A brand is one of the critical assets that a company can own, meaning that it contributes to the value of an organisation. The primary purpose of brand marketing is to increase the value of a company’s offer from a customer’s perspective (Shin, Casidy, Yoon & Yoon, 2016). This is the reason why marketing campaigns with a focus on brand do not imply direct sales. Instead, they raise awareness about an organisation to explain the specifics of its operations, for instance, a strategy to sell only sustainable products. This helps customers select businesses that correlate with their values and beliefs. Arguably, this correlation can exist without a direct application of brand marketing, however, in this case, a company is losing an opportunity to attract more attention to its offer. In addition, increased demand, justification of premium prices and customer loyalty are the key benefits that arise as a result of using brand marketing (Bailey, 2016; Hanssens & Pauwels, 2016; Natarelli & Plapler, 2017). Therefore, brand marketing creates a number of opportunities for businesses.

An established brand can help companies overcome brand crises and other organisational issues. In a contemporary environment, media publications that draw negative attention to a brand are standard (Hewett, & Lemon, 2019; Hollenbeck, 2018; Hsu, & Lawrence, 2016). Issues, such as product recalls, misunderstanding, or controversial situations arise from time to time, affecting the revenue of a company and by gaining the loyalty of customers and establishing a relationship with them, businesses can respond to these disruptive events efficiently. The implication of this is the ability to use an established brand of Farmers Trading Company to address difficulties, such as possible controversies and establish better communication with consumers. Responsiveness as an integral element of a brand becomes especially crucial since through brand management companies can receive instant feedback from their customers (Capelli & Tavis, 2016; Luxton, Reid, & Mavondo, 2017). In the case of Farmer Trading Corporation, this crisis is decreasing revenue.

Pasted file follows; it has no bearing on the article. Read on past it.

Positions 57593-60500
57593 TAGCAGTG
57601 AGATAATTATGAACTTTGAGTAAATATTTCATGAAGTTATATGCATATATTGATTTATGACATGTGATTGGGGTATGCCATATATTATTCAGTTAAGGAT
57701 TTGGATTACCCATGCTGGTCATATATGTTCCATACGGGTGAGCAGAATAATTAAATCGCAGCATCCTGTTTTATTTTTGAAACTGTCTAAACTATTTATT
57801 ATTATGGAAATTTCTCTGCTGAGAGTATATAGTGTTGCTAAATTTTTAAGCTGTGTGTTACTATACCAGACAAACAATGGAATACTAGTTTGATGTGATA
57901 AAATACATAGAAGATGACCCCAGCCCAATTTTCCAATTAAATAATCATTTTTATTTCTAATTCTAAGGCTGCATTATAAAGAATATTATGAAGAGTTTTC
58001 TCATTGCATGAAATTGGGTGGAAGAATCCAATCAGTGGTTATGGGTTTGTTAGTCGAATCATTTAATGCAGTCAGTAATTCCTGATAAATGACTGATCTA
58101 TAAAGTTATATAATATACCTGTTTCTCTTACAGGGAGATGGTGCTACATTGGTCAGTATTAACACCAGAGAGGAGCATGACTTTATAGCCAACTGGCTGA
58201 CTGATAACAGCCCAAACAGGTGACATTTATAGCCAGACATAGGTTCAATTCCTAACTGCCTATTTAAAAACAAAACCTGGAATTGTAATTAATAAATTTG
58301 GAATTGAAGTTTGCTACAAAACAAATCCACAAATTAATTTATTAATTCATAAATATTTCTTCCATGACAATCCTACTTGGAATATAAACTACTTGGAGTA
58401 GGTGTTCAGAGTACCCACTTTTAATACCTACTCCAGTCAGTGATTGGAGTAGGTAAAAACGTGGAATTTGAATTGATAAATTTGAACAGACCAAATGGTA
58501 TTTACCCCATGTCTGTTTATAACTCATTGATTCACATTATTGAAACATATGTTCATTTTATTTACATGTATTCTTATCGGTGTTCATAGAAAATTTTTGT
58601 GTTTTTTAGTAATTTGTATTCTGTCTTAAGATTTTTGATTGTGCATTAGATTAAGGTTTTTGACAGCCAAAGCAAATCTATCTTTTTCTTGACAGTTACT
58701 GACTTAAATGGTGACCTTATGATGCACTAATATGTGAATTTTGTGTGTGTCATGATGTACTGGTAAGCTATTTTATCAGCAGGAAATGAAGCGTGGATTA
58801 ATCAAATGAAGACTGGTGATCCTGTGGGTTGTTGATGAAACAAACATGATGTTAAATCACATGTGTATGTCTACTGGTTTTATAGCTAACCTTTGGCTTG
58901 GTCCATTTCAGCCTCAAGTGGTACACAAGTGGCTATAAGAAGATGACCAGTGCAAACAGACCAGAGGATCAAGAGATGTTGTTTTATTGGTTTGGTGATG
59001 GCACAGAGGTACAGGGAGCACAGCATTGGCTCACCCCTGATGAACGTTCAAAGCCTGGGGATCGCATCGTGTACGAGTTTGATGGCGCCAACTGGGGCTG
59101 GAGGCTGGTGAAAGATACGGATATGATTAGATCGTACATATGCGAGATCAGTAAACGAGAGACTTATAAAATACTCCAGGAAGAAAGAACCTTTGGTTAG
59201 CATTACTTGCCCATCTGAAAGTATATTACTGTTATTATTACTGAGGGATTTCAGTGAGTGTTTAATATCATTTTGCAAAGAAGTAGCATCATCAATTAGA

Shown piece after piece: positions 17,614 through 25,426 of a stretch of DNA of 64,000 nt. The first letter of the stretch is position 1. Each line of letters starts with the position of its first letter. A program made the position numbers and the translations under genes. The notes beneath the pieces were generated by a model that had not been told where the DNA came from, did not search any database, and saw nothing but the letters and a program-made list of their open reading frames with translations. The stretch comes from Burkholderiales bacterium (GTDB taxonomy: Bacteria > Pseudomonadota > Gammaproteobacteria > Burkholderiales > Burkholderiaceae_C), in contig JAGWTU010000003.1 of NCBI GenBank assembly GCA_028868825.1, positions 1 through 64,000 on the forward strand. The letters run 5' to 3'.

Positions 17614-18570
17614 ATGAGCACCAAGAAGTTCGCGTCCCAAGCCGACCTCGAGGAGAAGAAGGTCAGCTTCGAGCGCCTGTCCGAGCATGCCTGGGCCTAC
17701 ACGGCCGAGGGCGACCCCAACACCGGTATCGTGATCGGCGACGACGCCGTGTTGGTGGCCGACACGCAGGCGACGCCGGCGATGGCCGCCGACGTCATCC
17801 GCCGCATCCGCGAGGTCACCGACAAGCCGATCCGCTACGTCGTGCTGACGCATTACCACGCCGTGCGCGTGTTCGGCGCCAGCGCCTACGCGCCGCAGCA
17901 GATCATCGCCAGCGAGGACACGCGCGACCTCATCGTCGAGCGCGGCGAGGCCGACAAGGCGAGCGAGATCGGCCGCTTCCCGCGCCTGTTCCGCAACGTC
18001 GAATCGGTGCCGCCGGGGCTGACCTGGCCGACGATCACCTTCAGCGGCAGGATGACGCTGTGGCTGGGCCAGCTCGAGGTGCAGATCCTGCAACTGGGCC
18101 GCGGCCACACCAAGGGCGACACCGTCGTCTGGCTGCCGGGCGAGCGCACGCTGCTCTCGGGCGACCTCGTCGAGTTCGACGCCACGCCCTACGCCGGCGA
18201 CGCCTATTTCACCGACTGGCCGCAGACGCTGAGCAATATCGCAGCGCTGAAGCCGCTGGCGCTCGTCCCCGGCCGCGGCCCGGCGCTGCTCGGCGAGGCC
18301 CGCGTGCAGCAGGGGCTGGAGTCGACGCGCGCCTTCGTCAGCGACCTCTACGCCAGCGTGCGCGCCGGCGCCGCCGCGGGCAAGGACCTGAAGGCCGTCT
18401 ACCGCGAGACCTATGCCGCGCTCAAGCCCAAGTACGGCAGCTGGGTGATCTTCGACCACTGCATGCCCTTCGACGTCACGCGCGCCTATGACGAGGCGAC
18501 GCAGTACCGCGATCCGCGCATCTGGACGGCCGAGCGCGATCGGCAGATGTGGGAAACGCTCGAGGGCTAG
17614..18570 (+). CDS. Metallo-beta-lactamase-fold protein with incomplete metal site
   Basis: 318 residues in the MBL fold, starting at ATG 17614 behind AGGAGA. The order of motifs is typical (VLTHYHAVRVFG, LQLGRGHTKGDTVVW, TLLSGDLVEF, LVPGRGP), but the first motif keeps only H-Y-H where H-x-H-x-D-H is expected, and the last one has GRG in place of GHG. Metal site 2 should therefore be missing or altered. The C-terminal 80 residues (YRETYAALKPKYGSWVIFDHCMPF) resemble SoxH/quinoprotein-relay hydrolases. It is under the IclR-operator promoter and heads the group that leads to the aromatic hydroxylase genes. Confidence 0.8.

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Why Are Brands Important to Individual Consumers?

Brands are essential to individual consumers because even without realising it, people show a preference to a specific brand, which represents their values or socio-economic status. For example, Natarelli and Plapler (2017) argue that when asking about a person’s favourite car, the respondent will name a brand he or she prefers. Similar examples can be seen in people’s day to day life when they make purchasing decisions and choose companies that they trust. This relationship between a consumer and a brand allows both sides to impact each other (Natarelli & Plapler, 2017; Hanssens, 2020; Orazi, Spry, Theilacker & Vredenburg, 2017). Therefore, brands can affect the behaviour of their clients to some extent, while customers can encourage companies to work on different offerings to satisfy the needs of their target audience.

Challenges